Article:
Conclusions

In general, the MHCR was valued positively, although perceived as burdensome. Direct electronic transfer of data from the medical records to the MHCR is a prioritized issue to facilitate the working situation for midwives. Finally, the data suggest that the MHCR is an underused source for operational planning and quality assessment in local ANC centres.

Keywords

  • Pregnant Woman
  • Gestational Diabetes Mellitus
  • Data Entry
  • Maternal Health
  • Operational Planning

Background

Antenatal care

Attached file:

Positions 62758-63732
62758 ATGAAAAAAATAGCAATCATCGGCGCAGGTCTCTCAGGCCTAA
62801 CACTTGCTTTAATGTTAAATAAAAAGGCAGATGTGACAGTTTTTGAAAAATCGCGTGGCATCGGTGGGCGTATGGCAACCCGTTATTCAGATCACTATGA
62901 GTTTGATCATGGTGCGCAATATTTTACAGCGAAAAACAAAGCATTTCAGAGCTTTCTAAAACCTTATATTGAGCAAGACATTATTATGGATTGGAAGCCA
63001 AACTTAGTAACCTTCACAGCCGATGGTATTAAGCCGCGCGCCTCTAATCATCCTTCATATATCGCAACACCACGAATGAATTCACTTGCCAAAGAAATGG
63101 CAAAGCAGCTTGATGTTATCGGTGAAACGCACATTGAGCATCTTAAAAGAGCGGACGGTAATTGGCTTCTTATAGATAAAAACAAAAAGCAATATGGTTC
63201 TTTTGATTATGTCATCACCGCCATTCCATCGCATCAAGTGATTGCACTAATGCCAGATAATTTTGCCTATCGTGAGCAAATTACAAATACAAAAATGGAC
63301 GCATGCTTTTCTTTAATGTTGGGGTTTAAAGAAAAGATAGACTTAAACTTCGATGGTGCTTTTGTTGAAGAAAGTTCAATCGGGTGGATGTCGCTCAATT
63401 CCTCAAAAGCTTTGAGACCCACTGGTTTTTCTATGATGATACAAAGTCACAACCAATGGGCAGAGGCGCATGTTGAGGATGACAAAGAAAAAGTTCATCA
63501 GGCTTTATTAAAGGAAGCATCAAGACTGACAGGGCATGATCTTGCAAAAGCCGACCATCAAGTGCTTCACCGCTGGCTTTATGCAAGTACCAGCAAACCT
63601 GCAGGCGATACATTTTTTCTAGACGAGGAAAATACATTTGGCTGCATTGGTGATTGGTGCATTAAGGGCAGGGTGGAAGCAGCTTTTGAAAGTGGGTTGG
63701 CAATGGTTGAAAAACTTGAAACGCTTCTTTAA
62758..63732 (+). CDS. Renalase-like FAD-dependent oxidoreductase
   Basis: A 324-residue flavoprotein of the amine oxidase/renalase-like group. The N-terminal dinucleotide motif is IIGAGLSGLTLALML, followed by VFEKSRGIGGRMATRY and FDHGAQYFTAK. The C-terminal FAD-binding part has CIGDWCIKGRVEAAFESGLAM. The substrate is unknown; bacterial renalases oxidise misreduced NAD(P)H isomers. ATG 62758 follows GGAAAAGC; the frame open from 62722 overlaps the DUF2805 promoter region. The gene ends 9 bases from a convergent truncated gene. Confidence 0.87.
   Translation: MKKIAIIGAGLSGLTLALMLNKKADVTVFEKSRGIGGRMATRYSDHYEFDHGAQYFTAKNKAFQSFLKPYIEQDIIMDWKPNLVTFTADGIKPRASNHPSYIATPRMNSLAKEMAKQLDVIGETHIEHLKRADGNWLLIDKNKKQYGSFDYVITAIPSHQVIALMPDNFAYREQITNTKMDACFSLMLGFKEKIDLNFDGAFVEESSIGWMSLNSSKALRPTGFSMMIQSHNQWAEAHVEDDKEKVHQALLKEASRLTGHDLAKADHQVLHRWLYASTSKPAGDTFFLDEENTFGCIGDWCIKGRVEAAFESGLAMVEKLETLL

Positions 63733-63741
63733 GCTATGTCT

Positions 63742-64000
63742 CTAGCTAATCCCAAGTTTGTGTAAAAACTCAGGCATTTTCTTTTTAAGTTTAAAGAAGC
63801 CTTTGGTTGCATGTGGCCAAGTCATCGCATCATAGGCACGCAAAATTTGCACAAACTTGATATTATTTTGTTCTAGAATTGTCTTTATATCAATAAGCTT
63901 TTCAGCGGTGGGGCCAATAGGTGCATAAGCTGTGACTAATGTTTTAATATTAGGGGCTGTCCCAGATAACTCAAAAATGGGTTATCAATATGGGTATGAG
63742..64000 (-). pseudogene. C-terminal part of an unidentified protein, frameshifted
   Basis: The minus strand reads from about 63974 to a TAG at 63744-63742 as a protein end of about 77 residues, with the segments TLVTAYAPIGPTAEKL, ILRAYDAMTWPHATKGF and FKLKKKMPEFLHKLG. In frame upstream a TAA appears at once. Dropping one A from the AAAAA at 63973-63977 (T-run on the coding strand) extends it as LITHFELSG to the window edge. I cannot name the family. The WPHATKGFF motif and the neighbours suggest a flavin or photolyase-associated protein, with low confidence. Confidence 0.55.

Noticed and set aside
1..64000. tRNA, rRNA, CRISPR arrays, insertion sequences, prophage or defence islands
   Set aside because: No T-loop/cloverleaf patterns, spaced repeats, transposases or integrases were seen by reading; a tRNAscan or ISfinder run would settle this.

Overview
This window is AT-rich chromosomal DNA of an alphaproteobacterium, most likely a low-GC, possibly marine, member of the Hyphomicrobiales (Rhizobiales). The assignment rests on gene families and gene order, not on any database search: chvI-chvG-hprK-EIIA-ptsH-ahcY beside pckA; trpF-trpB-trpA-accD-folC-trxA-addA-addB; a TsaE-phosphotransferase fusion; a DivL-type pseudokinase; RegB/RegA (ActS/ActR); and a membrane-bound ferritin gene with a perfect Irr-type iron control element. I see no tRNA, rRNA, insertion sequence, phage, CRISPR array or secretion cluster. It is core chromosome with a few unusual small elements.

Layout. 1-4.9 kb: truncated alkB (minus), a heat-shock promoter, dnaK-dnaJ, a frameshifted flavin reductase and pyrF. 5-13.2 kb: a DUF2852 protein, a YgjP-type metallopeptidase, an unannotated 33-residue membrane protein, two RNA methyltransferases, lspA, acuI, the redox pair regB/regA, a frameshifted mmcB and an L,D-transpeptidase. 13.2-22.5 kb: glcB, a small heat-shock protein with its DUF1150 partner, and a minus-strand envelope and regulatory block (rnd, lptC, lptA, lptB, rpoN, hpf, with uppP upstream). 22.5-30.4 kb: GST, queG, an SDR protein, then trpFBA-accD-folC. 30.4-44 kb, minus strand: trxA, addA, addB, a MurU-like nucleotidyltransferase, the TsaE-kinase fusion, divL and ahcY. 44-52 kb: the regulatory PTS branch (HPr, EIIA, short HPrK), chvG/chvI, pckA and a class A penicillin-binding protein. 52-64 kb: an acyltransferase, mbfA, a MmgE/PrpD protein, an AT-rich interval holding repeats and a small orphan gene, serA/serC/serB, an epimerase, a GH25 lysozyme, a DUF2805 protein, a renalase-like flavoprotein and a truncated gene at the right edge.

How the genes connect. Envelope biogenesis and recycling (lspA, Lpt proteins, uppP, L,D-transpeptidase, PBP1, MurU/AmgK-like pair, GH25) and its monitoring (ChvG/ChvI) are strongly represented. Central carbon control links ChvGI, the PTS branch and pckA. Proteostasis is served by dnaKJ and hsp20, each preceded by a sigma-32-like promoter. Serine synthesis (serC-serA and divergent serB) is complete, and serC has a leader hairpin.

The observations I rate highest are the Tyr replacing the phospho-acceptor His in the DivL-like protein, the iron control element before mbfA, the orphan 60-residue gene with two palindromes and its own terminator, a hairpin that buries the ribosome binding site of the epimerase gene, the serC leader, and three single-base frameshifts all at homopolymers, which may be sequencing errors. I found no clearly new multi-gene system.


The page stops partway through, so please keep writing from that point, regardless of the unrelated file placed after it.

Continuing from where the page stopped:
Almost all pregnant women in Sweden attend antenatal care (ANC), a health service free of charge for pregnant women [1]. National and local guidelines regulate the health care provided at both public and private ANC centres. Midwives working in ANC are responsible for surveillance of pregnant women in accordance with current guidelines, and providing referral for obstetric assessment when potential complications are detected. In addition to surveillance of pregnancies, ANC midwives provide parental support, counselling on family planning, and screening for cervical cancer [1]. Furthermore, midwives manage different administrative systems related to the provided health care, such as registration of data in electronic medical records. Swedish ANC centres are mainly organized within primary health care, and the majority of the ANC centres monitor up to 200 pregnant women per year (personal communication). The mean number of pregnant women requiring health care per full time employed midwife and year is estimated to be 85, a figure that has been stable during the last decade (personal communication). The midwives’ work tasks at ANC centres in Sweden does not include birth assistance.